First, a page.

Millesgården sculpture park, Lidingö, Sweden. Photo by Mihaela Limberea. www.limberea.com
Angel's trumpets at Millesgården sculpture park, Lidingö, Sweden. Photo by Mihaela Limberea. www.limberea.com

You have no idea how hard it was to take this photo. This is a small service area, and water hoses, buckets, wheelbarrows, or other garden tools are very often strewn about. This time there were two wheelbarrows and one huge waste bag (the kind of bag that has to get picked up by a truck due to its weight).

It is a quite pleasant spot, when not encumbered with wheelbarrows and the like, and I really wanted to capture it. I know that many people would just retouch the photo and remove the stuff, but that’s not me. I like a challenge, and making the most with what there is, not create an illusion. I also think that creating those composite photos, adding bits and pieces to create one fantastic image, is not what photography is about. As all artists know, creativity thrives on constraints.

Angel's trumpets at Millesgården sculpture park, Lidingö, Sweden. Photo by Mihaela Limberea. www.limberea.com

The large flowers of angel’s trumpets Brugmansia suaveolens. All Brugmansia species are amongst the most toxic of ornamental plants!

Lemon trees at Anne's house, Millesgården sculpture park, Lidingö, Sweden. Photo by Mihaela Limberea. www.limberea.com

Lemon trees in from of Anne’s house, a two-room house built by Carl Milles for his secretary.

Millesgården sculpture park, Lidingö, Sweden. Photo by Mihaela Limberea. www.limberea.com
Millesgården sculpture park, Lidingö, Sweden. Photo by Mihaela Limberea. www.limberea.com

I’ll stop here for now (congratulations if you’ve made this far!), but you can be sure there’ll be more Millesgården posts on this blog.

 In the meantime, stay safe, stay healthy, and soldier on. And don’t forget to laugh. 


There Is No Time For Despair

Photo © Mihaela Limberea

This is precisely the time when artists go to work. There is no time for despair, no place for self-pity, no need for silence, no room for fear. We speak, we write, we do language. This is how civilizations heal. I know the world is bruised and bleeding, and though it is important not to ignore its pain, it is also critical to refuse to succumb to its malevolence. Like failure, chaos contains information that can lead to knowledge – even wisdom. Like art. – Toni Morrison

As always, books are comforting. Both to write and to read. To give away, to loan, or to borrow. To read aloud or listen to. A shelter from the madness outside. Consolation. Oh, the “sweet serenity of books” as Longfellow puts it.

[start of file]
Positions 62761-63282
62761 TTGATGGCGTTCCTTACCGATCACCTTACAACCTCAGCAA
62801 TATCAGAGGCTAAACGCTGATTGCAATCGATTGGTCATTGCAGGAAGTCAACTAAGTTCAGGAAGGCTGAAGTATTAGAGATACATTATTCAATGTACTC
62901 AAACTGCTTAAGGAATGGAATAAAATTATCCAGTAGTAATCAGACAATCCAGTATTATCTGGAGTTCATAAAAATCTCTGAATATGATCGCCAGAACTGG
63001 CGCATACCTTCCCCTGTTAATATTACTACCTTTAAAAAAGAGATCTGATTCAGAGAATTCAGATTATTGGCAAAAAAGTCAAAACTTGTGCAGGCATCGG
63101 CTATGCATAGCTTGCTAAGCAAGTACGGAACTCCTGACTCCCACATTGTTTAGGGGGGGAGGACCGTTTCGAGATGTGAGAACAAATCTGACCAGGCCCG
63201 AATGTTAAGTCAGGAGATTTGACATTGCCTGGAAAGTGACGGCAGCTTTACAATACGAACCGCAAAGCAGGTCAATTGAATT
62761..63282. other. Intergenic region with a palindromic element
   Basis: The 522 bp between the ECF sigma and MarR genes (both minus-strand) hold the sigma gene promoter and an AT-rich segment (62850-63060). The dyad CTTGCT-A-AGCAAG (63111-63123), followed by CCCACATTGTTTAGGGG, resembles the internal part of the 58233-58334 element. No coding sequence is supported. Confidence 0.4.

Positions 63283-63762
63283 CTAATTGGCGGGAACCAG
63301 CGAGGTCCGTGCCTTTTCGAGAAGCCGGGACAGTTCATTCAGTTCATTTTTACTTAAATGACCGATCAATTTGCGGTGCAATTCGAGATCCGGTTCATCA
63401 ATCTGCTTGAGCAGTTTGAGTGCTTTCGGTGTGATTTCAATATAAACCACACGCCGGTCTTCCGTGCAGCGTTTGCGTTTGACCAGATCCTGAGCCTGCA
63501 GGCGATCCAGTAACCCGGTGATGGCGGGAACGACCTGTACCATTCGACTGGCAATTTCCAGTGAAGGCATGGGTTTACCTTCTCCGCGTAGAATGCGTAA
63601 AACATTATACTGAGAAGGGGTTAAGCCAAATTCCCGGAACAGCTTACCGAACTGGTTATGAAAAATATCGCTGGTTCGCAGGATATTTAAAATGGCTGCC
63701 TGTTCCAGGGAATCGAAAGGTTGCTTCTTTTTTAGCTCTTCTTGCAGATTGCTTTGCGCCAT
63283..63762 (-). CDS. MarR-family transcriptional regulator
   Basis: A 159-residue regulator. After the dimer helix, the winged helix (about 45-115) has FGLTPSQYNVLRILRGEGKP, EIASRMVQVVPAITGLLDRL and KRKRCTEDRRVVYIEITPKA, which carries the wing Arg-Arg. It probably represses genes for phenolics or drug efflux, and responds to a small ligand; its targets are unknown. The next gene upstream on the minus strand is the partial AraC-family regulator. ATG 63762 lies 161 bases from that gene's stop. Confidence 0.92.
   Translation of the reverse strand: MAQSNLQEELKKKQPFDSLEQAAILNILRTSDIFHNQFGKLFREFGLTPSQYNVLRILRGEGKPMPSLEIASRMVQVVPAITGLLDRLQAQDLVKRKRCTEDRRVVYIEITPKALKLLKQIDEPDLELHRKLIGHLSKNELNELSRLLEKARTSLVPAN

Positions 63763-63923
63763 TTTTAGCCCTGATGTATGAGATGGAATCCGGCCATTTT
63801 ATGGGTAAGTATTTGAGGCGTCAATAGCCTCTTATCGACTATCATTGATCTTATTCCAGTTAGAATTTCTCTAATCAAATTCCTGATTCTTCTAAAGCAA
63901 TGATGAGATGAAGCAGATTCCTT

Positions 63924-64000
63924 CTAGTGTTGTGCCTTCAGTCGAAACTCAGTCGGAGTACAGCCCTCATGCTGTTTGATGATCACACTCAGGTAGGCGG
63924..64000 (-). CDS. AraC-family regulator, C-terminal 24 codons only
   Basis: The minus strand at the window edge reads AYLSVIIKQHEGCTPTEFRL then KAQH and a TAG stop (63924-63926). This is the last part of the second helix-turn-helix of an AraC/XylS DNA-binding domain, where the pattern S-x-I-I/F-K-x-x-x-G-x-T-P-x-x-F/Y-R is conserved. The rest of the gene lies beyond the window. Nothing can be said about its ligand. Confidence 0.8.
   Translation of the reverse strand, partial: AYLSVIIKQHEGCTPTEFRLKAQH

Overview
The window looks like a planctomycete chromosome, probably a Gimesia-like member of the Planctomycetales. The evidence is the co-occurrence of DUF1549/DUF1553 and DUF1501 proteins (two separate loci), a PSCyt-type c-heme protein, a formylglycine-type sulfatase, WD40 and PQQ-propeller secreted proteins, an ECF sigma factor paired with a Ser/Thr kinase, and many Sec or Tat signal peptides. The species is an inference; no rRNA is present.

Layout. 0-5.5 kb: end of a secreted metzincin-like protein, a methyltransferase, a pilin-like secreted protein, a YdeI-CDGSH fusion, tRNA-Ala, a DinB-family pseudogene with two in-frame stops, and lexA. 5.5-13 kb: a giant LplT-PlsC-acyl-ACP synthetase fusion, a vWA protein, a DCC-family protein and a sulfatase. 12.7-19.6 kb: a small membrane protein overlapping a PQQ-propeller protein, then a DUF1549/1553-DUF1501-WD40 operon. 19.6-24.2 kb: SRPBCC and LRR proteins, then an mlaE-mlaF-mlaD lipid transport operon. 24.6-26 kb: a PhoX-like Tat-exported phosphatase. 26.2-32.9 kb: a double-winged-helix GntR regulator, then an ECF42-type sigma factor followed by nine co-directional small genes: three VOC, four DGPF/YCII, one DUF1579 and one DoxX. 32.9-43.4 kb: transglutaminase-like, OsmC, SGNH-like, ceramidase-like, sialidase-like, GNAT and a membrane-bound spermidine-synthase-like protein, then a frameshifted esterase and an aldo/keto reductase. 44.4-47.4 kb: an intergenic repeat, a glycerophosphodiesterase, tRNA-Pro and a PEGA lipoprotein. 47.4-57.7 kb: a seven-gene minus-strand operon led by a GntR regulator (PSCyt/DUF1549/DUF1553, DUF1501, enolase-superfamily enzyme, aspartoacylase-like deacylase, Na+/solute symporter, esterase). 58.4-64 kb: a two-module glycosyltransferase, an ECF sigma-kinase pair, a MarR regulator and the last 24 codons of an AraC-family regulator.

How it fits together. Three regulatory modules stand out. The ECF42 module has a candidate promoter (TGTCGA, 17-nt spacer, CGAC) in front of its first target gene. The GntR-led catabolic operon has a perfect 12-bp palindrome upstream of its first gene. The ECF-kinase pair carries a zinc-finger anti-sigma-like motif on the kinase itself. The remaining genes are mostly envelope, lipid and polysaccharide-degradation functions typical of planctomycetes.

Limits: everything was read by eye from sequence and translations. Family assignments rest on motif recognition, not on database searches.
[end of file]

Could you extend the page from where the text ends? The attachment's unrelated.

I write a bit, I delete a bit more, I pause, I stare through the window at the rough sea and the white clouds of surf. A blackbird jumps back and forth on the grass, looking for worms. The cat suns herself, lazily licking her paw. I write away the virus, the anxiety, the madding crowd.


A Brief Visit: Millesgården

Angel Musicians by Carl Milles. Photo © Mihaela Limberea

While other countries in Europe are under a lockdown or the freedom of movement has been much limited, Sweden goes its’ own way. The elementary schools, kindergarten, and shops are still open, the limit for permissible meetings is 500 people* and there is no mandatory curfew. However, more restrictions apply almost every day so it’s likely we’ll see more movement constraints eventually.

* A few hours after writing this, the limit has been set at 50 people.

Some of the museums and theaters have already closed on their own though, so my husband and I went to Millesgården last week in case it would close too. And right it was because Millesgården closed as well – the day after. We saw the announcement when we returned home.

Angel Musicians by Carl Milles. Photo © Mihaela Limberea

Carl Milles (1875 – 1955) was a Swedish sculptor. Millesgården, that he designed and built in 1908, was his home and is now a museum with Milles’ antique collection, sculpture garden, and art gallery.

The Hand of God by Carl Milles. Photo © Mihaela Limberea

This is my favorite sculpture of Carl Milles. I probably have hundreds of pictures of it, I never tire of photographing it.

Angel Musicians at sunset. Photo © Mihaela Limberea
Millesgården – the Lower Terrace. Photo © Mihaela Limberea

The garden is inspired by Italy’s Mediterranean gardens and it’s a work of art in itself. Carl Milles and his Austrian wife Olga, an artist herself, spent the winters in Italy that both loved.

Angel Musicians by Carl Milles. Photo © Mihaela Limberea

My husband and I both love Millesgården. We used to visit it very often as we’re annual cardholders and it lies 10 only minutes from our home. During our seven years in Switzerland, these visits were one of the things we missed most, and we were looking forward to them when moving back to Sweden. Unfortunately, the corona pandemic put many things on hold, Millesgården visits included.